Sep 6, 2011, 1:19 PM
Post #1 of 1
By Dr. Michael Gordon
It was another of my favourite activities – an ethics seminar with a group of health-care professionals who work in the geriatric department of a large Tel Aviv hospital.
Whenever I am in Israel, we meet to discuss a specific clinical case in which the staff is confronted with difficult ethical decisions, and we use the opportunity to talk about principles and approaches. With the requisite coffee, strudel and good humour, it is always an uplifting experience for me and gives me a chance to use my fractured Hebrew – which usually ends up with us collectively speaking “Heblish.”
The case we discussed could just as well have been from Canada: an older man living at home with severe dementia looked after primarily by his wife with the assistance of a personal-care worker. His two daughters helped with his care, and during the discussion it became clear that although they were not the legal substitute decision-makers, they seemed to be taking over that role from their mother, without her necessarily agreeing with their views.
The 92-year-old patient had been brought to emergency because of sudden onset back pain without any history of trauma. He was admitted to the geriatric unit, and tests revealed severe osteoporosis and a compression fracture of a lower vertebra. Another finding was a small tumour-like lung nodule that, from the X-ray, could not be determined as either benign or malignant. His significant dementia prevented his participation in discussions, but he was still able to eat and, with help, use the lavatory.
The daughters were pressuring the physicians to determine the “cause” of his back pain and nature of the lung lesion. The staff was reluctant to expose the patient to invasive investigations as those non-invasive ones already done (scans, CT scan, blood work) had not revealed further information. There was no one on the medical staff who thought that more tests would likely add to their ability to treat him, other than for symptom control. But they did think that determining whether the nodule in his lung was malignant, through bronchoscopy or needle biopsy, could lead to serious adverse reactions and was unlikely to prolong his life or comfort.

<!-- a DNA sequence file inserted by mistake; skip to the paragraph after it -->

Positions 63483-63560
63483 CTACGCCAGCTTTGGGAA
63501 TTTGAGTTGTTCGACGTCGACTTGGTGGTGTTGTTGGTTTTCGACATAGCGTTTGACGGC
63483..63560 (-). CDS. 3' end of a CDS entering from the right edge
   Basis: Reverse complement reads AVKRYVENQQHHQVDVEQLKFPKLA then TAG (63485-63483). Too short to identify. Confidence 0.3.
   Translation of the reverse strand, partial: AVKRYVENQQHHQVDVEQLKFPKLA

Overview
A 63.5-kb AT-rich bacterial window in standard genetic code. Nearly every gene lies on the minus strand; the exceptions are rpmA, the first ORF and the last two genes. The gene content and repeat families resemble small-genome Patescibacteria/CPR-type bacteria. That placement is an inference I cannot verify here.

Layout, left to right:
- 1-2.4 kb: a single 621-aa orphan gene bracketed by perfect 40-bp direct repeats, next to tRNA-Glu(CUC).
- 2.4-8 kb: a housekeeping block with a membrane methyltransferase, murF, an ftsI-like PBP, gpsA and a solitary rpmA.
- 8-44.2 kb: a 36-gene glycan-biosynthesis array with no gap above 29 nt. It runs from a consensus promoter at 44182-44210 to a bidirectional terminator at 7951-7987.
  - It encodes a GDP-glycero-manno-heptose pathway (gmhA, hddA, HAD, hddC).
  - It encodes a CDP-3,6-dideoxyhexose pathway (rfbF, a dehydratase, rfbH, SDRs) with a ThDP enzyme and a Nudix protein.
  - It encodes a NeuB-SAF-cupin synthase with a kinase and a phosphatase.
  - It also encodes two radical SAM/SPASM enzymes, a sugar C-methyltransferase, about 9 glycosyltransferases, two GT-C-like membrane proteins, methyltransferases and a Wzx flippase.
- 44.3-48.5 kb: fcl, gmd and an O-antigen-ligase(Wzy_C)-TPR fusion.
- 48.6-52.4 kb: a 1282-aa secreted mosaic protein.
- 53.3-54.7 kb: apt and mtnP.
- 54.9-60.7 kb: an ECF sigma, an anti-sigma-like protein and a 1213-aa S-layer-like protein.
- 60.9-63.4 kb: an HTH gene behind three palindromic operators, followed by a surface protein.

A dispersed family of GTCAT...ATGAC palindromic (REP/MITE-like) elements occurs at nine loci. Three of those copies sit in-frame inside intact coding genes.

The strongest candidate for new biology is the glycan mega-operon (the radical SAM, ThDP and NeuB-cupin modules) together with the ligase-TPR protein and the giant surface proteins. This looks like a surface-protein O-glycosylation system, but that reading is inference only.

The daughters, despite their mother’s expressed reluctance, were pressing the doctors for “more information” to “know exactly” what was wrong with their father. The wife was reluctant to get into conflict with her children, but seemed to understand better the status of her husband with whom she lived, while her devoted daughters only visited, although regularly.
At the end of the team discussion with me, after exploring all the points, it was decided to ask the daughters what they thought more information would provide for their father, who was already on the steep trajectory slope of decline from dementia, which they clearly did not understand has a terminal phase. We agreed to stress to them the reality of his dementia illness and that his comfort during the limited period of life he had should be the focus now, rather than exposing him to the potentially negative impact of modern technological medicine.
I suggested that the team emphasize to the daughters, in a loving and supportive fashion, the limits of “more information,” when what their father needed at this point was love and devotion and a focus on comfort rather than a “diagnosis” that was unlikely to add much to his life.
Dr. Michael Gordon is Medical Program Director, Palliative Care Baycrest Geriatric Health Care System in Toronto, Canada and Professor of Medicine, at the University of Toronto.
Dr. Gordon is the author of the engaging memoir Brooklyn Beginnings: A Geriatrician's Odyssey, published by I-Universe.
Brooklyn Beginnings is available in bookstores and online at: Indigo-Chapters, Amazon.ca, Amazon.com, Barnes and Noble and I-Universe
Moments That Matter: Cases in Ethical Eldercare: A Guide for Family Members, is available online at Amazon.ca.
His latest release is Late-Stage Dementia: providing comfort, compassion and care. It is available at Amazon and Indigo.
Visit Dr. Michael Gordon's website.